Sri Lanka Journal: June 2005

Sri Lanka Journal:
Entry Number 3

Sri Lanka, Saturday, June 25, 2005

We stayed at the Unawatuna Beach Resort, a locally owned place right on the Indian Ocean. It was under 15 feet of water at the time of the tsunami and things are still being rewired and repaired. Several times the power would go off in the middle of the evening meal in the open air platform which served as the dining room. The staff there was wonderful and gave us a great rate which included our meals. We decided not to move around and stay there throughout the entire trip except when we arrived and returned through Colombo. I thought the place (Unawatuna) was named as it was due to the plentiful tuna fish which was constantly being caught in the shallows of the ocean. However, the history of this place is much more complex and even symbolic than my simple assumption that English language usage is somehow attached to everything in the world.

The legendary part of the Unawatuna story is associated with how it derived that name. This is where we have to turn back the pages of time to the 2,000 year old Sanskrit epic "Ramayana" and the story of Rama and Sita and the Demon King Ravana who kidnaped Sita and brought her to his stronghold in Lanka. Rama, aided by his ally, Hanuman, waged war on Ravana to regain Sita. In the course of that war Rama's brother Lakshman was seriously wounded. The only herbs available to cure him were located on the Himalayan mountains in north India.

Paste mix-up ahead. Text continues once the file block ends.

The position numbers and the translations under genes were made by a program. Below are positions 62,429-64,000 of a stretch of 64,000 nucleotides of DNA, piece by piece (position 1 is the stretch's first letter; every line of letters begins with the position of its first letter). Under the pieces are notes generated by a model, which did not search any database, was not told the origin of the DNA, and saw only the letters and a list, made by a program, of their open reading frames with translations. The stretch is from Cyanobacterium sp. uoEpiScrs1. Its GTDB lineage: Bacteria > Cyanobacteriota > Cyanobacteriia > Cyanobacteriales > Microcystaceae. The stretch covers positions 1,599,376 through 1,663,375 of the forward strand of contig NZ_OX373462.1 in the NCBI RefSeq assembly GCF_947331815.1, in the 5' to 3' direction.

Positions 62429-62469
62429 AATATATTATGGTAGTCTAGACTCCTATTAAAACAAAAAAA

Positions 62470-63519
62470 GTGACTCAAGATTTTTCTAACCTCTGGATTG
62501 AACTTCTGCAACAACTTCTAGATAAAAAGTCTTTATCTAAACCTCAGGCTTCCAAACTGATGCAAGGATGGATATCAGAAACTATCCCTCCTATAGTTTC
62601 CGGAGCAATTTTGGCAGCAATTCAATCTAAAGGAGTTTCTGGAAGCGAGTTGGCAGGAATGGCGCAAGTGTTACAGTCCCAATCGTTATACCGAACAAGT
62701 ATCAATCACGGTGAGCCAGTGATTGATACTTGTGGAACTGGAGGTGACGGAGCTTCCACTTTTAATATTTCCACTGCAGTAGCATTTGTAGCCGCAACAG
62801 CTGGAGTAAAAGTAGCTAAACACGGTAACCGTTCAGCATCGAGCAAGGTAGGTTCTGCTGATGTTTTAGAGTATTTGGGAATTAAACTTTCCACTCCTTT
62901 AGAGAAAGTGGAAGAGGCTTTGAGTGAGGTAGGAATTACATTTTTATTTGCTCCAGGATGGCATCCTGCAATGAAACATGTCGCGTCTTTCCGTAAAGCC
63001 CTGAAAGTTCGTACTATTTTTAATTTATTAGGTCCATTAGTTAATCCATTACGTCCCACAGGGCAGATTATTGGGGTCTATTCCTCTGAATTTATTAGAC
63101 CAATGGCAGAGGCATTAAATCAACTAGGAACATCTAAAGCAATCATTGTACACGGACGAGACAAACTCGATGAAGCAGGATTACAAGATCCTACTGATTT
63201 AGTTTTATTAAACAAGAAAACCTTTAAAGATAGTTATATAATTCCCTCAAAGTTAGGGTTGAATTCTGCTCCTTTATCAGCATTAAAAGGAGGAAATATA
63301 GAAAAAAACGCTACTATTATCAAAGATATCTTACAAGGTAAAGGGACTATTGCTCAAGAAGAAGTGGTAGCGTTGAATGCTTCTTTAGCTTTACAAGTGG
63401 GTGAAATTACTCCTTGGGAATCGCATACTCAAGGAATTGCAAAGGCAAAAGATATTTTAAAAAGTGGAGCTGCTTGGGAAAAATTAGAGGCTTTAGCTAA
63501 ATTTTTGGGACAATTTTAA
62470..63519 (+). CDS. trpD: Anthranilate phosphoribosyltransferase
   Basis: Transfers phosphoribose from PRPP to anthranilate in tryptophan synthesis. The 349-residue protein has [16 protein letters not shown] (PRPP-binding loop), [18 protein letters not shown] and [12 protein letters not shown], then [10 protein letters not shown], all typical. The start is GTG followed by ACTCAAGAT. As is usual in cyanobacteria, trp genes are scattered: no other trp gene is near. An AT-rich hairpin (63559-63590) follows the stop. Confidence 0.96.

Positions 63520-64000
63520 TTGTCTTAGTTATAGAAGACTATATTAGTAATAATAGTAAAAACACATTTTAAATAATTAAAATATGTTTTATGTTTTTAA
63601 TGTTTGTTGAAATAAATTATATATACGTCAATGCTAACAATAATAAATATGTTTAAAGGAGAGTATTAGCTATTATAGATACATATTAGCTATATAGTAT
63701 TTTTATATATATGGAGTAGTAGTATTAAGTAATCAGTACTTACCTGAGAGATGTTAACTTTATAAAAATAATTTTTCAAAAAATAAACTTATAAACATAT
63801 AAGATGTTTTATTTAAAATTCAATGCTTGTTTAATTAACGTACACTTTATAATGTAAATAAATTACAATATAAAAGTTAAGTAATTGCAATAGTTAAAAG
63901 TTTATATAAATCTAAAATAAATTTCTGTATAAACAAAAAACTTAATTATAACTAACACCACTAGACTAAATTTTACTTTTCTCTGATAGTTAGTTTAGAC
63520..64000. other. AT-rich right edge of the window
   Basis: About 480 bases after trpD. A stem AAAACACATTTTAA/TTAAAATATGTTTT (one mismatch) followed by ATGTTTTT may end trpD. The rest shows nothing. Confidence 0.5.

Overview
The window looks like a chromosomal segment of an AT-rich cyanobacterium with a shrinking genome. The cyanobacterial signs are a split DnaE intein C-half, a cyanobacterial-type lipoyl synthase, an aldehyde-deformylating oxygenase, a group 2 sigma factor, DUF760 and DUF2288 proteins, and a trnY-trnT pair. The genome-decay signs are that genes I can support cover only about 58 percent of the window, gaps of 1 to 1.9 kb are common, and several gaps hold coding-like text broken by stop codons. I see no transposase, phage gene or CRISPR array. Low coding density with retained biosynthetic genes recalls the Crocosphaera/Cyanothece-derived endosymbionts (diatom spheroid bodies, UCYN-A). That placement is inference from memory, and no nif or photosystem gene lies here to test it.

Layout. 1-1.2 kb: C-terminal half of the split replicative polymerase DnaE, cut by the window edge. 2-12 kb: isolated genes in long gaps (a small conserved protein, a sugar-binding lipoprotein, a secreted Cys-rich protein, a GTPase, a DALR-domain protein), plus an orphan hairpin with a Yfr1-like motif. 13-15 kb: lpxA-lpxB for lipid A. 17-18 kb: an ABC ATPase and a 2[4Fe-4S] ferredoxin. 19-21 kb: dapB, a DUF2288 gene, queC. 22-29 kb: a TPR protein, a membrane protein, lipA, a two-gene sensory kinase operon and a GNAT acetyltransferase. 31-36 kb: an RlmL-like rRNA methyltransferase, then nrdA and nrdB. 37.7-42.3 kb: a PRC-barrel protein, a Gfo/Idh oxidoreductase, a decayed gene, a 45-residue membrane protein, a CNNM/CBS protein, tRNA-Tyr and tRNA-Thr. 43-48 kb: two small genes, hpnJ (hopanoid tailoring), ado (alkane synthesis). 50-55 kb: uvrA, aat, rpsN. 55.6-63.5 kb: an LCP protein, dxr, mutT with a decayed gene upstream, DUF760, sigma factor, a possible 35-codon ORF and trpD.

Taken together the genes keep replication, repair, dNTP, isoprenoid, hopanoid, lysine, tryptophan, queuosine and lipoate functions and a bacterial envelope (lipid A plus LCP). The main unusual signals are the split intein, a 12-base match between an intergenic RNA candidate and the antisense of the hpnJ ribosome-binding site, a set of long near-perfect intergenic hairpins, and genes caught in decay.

Rama asked Hanuman to go there and bring the necessary herbs. Hanuman complied but was unable to identify the desired herbs. In desperation he grabbed a whole chunk of the mountain and brought it back to Lanka, dropping a piece off on the southern tip. This place came to be called "Onna-wetuna", which in Sinhalese means "there it fell", and gave rise to the place name Unawatuna. The piece that dropped off is known as Rhumassala-kanda, a hill which looks quite out of place on the natural flat landscape of that region. It is coincidentally, a natural pharmacy of medicinal herbs.

Actually, something did fall there in prehistoric times, not on the land but 100 km away from Unawatuna in the sea. It has caused a huge deep pit. Sir Arthur Clarke in one of his books stated that whatever fell is still there disturbing the gravitational field of the earth. It is labeled Terran Gravitic Anomaly I, 110 meters below the zero reference on the Goddard Space Flight Centre's 3-D map of the Earth's Gravimetric Geoid.

Lahiru took Brian, Betty and I up this precipice of Rhumassala-kanda - with its expansive view of the Galle Fort harbor. On the top there is a large and recently built Cha-ithya which is one of those large white cone shaped structures found at all the Buddhist Temples in Sri Lanka. There was also a large polychromed statue of the monkey god Hanuman holding a clump of earth in his left hand as though he was about to serve it as a meal. The name of the temple is the Peace Temple and the four elevations held statues of the Buddha at various points in his life. Lahiru prayed at one of the little altars set up there. He said that a number of people came there at the time of the tsunami to see what was happening.